How that translates to the basketball court will be determined Saturday when Boozer and his Utah Jazz teammates face the first-place Cavaliers for the first time since his exit.
Boozer spent his first two seasons with the Cavaliers and averaged 12.6 points and 9.4 rebounds per game. After the arrival of megastar LeBron James, Cleveland figured to have a potent combination for years to come with the two youngsters.
However, Boozer’s tenure with the Cavs ended unpleasantly when he signed an offer sheet with the Jazz on July 14. Cleveland officials said, and have maintained, there was an agreement when the Cavs didn’t pick up the contract option—a mere $700,000 for a player who averaged 15.5 points and 11.4 rebounds in his second season—that he would be staying in Cleveland.
Boozer maintained he never promised to stay with Cleveland. When the Jazz offered a $68 million, six-year deal, the Cavaliers didn’t have the money or desire to match the offer after a bitter feud with the power forward.
“There was no commitment. It’s unfortunate how the turn of events went through the media,” Boozer said shortly after signing the deal with Utah. “I’m not a guy that gives my word and takes it away. I think I’ve made that clear.”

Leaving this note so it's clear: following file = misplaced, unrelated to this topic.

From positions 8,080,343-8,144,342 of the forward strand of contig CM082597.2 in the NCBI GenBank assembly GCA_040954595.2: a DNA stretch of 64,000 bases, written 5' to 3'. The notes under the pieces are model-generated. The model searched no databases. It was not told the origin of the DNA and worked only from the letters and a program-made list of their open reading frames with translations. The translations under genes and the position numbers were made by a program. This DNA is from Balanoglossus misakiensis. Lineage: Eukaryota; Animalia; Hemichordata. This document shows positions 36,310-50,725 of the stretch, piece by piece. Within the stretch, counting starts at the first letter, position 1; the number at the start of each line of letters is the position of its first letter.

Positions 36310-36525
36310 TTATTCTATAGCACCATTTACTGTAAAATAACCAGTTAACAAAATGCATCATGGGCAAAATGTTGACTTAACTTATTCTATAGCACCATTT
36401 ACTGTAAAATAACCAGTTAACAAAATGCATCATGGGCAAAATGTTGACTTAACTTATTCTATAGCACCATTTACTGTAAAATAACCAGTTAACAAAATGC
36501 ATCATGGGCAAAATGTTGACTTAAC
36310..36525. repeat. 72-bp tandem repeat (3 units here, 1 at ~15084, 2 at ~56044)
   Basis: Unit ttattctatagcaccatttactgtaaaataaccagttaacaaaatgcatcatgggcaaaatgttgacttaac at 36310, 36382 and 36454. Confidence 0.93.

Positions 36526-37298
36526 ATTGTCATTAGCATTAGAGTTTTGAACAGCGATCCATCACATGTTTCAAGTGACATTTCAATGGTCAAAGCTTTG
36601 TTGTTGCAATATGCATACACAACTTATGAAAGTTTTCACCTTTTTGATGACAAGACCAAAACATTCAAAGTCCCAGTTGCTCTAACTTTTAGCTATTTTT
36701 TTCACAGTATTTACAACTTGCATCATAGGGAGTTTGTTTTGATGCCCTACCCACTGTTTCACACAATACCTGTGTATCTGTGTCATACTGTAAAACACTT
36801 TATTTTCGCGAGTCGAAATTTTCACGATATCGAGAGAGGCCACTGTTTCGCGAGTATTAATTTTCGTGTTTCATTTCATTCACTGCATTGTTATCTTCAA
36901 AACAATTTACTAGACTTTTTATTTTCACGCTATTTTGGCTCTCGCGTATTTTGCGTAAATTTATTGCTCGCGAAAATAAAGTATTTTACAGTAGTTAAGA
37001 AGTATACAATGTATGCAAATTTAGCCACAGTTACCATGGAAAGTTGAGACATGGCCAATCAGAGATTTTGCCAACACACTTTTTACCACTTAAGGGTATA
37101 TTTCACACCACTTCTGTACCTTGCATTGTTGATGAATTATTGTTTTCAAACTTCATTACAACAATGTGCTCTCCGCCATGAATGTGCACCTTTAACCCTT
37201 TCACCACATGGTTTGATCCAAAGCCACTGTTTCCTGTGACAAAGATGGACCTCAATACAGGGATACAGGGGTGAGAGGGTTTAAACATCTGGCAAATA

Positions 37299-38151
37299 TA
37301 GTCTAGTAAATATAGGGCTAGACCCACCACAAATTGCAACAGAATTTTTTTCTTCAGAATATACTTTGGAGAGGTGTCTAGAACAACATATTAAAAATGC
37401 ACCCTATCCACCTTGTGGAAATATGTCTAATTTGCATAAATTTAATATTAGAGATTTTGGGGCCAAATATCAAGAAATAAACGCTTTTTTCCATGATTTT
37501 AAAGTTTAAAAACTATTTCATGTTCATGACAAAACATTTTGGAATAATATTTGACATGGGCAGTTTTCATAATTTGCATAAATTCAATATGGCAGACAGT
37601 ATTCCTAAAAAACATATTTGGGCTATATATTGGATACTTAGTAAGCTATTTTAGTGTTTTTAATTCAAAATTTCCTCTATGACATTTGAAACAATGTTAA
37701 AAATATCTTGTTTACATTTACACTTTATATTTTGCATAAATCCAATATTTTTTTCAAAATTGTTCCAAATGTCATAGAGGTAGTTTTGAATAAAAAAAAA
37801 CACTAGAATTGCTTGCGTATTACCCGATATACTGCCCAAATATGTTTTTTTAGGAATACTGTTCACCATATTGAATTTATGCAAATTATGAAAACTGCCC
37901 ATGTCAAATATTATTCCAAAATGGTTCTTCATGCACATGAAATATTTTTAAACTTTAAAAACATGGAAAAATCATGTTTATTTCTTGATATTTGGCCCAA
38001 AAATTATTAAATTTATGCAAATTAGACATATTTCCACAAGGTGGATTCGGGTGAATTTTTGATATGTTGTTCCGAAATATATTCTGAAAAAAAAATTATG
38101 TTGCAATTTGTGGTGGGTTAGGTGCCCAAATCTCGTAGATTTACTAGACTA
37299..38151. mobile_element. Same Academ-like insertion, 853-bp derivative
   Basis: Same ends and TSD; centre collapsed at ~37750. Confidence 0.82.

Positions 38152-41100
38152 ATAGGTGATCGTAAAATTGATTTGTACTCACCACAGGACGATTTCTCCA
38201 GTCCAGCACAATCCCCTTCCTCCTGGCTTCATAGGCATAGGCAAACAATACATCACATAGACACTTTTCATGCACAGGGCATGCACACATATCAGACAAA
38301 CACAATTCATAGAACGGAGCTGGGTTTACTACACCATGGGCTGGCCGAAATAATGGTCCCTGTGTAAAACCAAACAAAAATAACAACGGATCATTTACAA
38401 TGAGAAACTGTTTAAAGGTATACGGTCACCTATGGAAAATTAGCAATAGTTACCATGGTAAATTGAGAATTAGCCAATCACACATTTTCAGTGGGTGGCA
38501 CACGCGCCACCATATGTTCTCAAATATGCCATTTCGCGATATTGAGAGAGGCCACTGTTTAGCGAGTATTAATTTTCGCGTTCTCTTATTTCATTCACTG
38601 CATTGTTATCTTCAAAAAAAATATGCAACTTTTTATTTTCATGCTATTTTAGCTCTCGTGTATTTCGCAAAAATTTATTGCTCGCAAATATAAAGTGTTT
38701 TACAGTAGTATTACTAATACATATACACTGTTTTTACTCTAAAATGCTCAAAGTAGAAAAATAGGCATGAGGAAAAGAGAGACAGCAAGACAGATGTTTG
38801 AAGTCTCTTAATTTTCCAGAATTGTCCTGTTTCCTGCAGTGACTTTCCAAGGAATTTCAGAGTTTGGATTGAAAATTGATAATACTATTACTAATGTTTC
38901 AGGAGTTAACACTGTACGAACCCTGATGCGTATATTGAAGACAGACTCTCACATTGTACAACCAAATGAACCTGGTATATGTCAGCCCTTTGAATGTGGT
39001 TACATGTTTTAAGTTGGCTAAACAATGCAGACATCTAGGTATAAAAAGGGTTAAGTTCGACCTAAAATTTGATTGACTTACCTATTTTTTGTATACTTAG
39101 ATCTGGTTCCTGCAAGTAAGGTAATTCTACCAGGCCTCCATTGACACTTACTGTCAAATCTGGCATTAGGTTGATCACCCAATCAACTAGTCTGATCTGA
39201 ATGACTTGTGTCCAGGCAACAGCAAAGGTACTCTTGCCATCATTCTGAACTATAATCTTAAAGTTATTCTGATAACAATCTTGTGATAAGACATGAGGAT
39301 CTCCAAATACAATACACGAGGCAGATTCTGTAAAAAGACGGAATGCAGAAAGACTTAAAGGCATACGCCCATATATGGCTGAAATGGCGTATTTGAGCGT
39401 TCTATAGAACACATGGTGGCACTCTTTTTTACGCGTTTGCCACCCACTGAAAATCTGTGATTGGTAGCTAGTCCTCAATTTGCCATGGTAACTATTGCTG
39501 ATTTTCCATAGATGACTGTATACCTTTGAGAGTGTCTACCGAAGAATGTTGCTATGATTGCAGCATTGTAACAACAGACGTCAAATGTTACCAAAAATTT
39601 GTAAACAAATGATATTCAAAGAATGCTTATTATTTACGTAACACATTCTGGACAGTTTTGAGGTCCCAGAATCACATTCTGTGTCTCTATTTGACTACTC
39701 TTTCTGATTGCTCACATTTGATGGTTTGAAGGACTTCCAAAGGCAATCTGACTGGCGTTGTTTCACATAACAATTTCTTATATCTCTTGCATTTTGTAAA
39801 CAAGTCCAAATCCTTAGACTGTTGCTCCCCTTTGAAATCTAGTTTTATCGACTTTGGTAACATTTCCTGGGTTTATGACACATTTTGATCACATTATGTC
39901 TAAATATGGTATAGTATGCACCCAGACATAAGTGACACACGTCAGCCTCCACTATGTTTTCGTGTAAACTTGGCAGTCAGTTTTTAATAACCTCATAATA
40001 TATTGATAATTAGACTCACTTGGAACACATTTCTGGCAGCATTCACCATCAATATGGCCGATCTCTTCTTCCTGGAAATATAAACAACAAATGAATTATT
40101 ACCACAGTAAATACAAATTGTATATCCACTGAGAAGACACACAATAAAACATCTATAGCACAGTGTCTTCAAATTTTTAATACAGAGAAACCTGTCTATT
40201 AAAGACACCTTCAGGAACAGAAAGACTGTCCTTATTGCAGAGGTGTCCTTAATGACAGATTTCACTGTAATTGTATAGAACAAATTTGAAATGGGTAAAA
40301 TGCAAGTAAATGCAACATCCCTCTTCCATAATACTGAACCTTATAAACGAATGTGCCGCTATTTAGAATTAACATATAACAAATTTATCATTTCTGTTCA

Although Boozer leads the Jazz with 19.4 points and 9.3 rebounds per game, they are last in the Northwest Division and 13th in the Western Conference.
The biggest reason for Utah’s poor record is a knee injury sustained by All-Star forward Andrei Kirilenko, the team scoring and rebounding leader last season, that has sidelined him since Nov. 27.
Without their best all-around player, the Jazz endured a nine-game losing streak before posting surprising wins over San Antonio and Phoenix this week.
Utah, however, was unable to beat a third straight elite team on Thursday, losing at Sacramento 107-93.
Boozer had 15 points, nine rebounds and seven assists as the Jazz lost for the 10th time in 12 games.
Jazz coach Jerry Sloan said Kirilenko won’t return until next week at the earliest.
“He hasn’t practiced on the floor,” Sloan said. “When there’s a question about him getting banged around, then he’s not ready until he gets on the floor and practices.”
Cleveland has done just fine without Boozer, occupying first place in the Central Division with the second-best record in the Eastern Conference.
After winning their first four games this month, the Cavaliers suffered their first loss of 2005 on Thursday, 98-94 to the Los Angeles Lakers.
James narrowly missed his first career triple-double with 28 points, a season-high 13 rebounds and nine assists.
While Boozer has a knowledge of his former teammates’ tendencies, Cavaliers assistant coach Kenny Natt spent the past nine seasons in the same capacity with the Jazz.
“I hope my knowledge of the Jazz is a plus for the guys,” Natt said. “I know what they’re doing and what that translates to. But we still have to go out and play. It’s not what another team does, it’s what we do as a team.”
Cleveland had lost 13 straight in Utah before James scored 29 points in a 102-96 overtime victory on Jan. 17, 2004.